Newly Designed CEU Becomes First BREEAM Certified Higher Education Institution in CEE

Budapest, July 8, 2015 – Central European University's new campus design has been granted “Very Good” status by BREEAM officials, making it the second higher education institution in continental Europe and the first in Central and Eastern Europe to receive this distinction. BREEAM principles – the world's leading design and assessment method for sustainable buildings – were used in the design in order to support CEU’s commitment to sustainability. Press are invited for the certificate handover ceremony and a tour of the construction site on Friday, July 10 at 10 a.m. in CEU's Oktober Hall, Oktober utca 7, ground floor.

"The new design will reduce overall energy consumption by one-third, significantly lowering the environmental impact of CEU's buildings. We are also looking at saving close to €1 million per year thanks to energy efficiency, prudent management of the space and increased user consciousness regarding sustainable practices,” said Liviu Matei, CEU's provost and pro-rector. “We have a core of students, faculty, and staff who are dedicated to these causes and we decided we wanted to achieve very high environmental standards."

The Campus Redevelopment project is the result of detailed consultations and analysis with members of the University community, experts in sustainable building and construction practices, and local heritage authorities. It was of utmost importance to award-winning architects Sheila O'Donnell and John Tuomey to acknowledge the way people work and study in the space while delivering a comfortable and functional campus environment. The architects have designed a number of BREEAM certified campus buildings in urban environments, corresponding to the profile of CEU's needs.

“This certificate is the result of over three years of collaborative work, combining the determination of the University leadership with the single-minded project management and a design team aspiration to create an environmentally sustainable new campus,” said Pal Baross, FRICS, the director of the Campus Redevelopment Project.

O'Donnell and Tuomey's “green” CEU design incorporates eco-friendly elements, a key factor in blending new construction into the existing built environment. In addition to energy-efficient equipment and building management systems, and the added ecological value of a rooftop garden of native species that will span two buildings, CEU received a 100 percent BREEAM transportation rating for providing plentiful cycle racks and showers for bike commuters. The architects also carefully considered how natural light and shading can be managed with architectural elements and building controls to positively impact the working conditions within the campus. Further aiding in energy conservation, the new campus will rely less on mechanical heating, cooling and lighting systems to provide ideal internal conditions, and instead capitalize on natural lighting and shading elements, and a robust building fabric to maintain a high quality work environment.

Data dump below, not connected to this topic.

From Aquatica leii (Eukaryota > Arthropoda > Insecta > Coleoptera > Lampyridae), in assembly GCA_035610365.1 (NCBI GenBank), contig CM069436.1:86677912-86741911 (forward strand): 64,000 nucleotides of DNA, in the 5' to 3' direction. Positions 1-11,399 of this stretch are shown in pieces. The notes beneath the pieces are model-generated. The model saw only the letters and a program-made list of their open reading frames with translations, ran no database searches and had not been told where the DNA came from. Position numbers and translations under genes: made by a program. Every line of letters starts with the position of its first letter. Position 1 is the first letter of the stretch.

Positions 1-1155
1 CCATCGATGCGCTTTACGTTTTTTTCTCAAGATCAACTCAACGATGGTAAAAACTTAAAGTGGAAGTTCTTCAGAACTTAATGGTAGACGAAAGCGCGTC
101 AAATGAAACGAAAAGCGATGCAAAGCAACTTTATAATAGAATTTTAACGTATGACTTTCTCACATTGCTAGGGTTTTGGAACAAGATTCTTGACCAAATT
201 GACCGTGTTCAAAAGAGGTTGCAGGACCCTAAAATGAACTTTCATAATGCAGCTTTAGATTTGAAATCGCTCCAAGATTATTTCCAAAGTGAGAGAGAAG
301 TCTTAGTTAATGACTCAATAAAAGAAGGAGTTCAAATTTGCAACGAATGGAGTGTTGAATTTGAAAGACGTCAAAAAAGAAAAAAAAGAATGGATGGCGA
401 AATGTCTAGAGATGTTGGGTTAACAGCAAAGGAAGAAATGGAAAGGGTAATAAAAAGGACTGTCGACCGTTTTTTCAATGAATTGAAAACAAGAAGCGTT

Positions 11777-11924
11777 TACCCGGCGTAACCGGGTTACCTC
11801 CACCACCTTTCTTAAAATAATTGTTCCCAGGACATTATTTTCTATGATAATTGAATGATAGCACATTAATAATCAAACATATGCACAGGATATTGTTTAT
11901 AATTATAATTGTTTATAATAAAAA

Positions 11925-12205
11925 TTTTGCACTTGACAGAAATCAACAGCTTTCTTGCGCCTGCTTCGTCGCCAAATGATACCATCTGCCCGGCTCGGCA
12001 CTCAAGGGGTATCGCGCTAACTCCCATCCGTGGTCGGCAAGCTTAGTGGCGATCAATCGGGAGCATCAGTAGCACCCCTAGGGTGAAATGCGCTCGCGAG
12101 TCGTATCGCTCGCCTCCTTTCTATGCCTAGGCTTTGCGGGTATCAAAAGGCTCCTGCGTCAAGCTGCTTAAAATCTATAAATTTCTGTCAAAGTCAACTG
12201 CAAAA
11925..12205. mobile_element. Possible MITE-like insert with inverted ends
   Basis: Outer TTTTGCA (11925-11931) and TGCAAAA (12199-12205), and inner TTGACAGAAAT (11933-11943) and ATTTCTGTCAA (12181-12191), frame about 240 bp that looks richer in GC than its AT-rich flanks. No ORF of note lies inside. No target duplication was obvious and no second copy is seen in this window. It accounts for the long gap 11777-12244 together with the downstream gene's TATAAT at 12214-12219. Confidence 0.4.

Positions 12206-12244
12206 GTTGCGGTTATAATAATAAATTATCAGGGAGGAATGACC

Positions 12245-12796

“The new CEU design is a 'bespoke' or customized assessment. It is complex as the evaluation has to take into account existing buildings and structures, some of them historic. Another feature that makes the project special is the management's efforts to work with the surrounding community which has a vested interest in the University,” said CEU's BREEAM certifier Zsombor Barta. “And, finally, what's truly unique to Hungary is the commitment to implementing international best practices during the construction – to monitor air quality, reduce dust and communicate with workers in their native languages.”

CEU is working with the Market Strabag Consortium to maintain prudent sustainable site management practices during the construction period and to assure BREEAM certification for the construction stage of the project.

The architects were inspired by the city of Budapest and its elegant courtyards. They believe that respect for legacy is a very important part of design, which is imperative as CEU dwells in downtown Budapest, a UNESCO World Heritage Site buffer zone.

"A connected campus is the first principle of our work – connected to the city and connected within itself," Tuomey said. "As it was, the walls between the buildings were too strong. In the design, there is a focus toward the courtyards – ways of making interconnections between the buildings, not only on the ground floor, but on the upper levels. This is the tradition of Budapest: a city of courtyards and passages."

The pitched roofs with windows to the sky in these courtyards will give a feeling of openness and they will enhance social and academic spaces. The planned rooftop garden, which will have spectacular views of both St. Stephen's Basilica and the Hungarian Parliament, will provide a campus atmosphere in addition to valuable green space.

"We want the new campus to feel like it's made for Budapest and that it's part of the inherited cultural landscape of this city," Tuomey emphasized.


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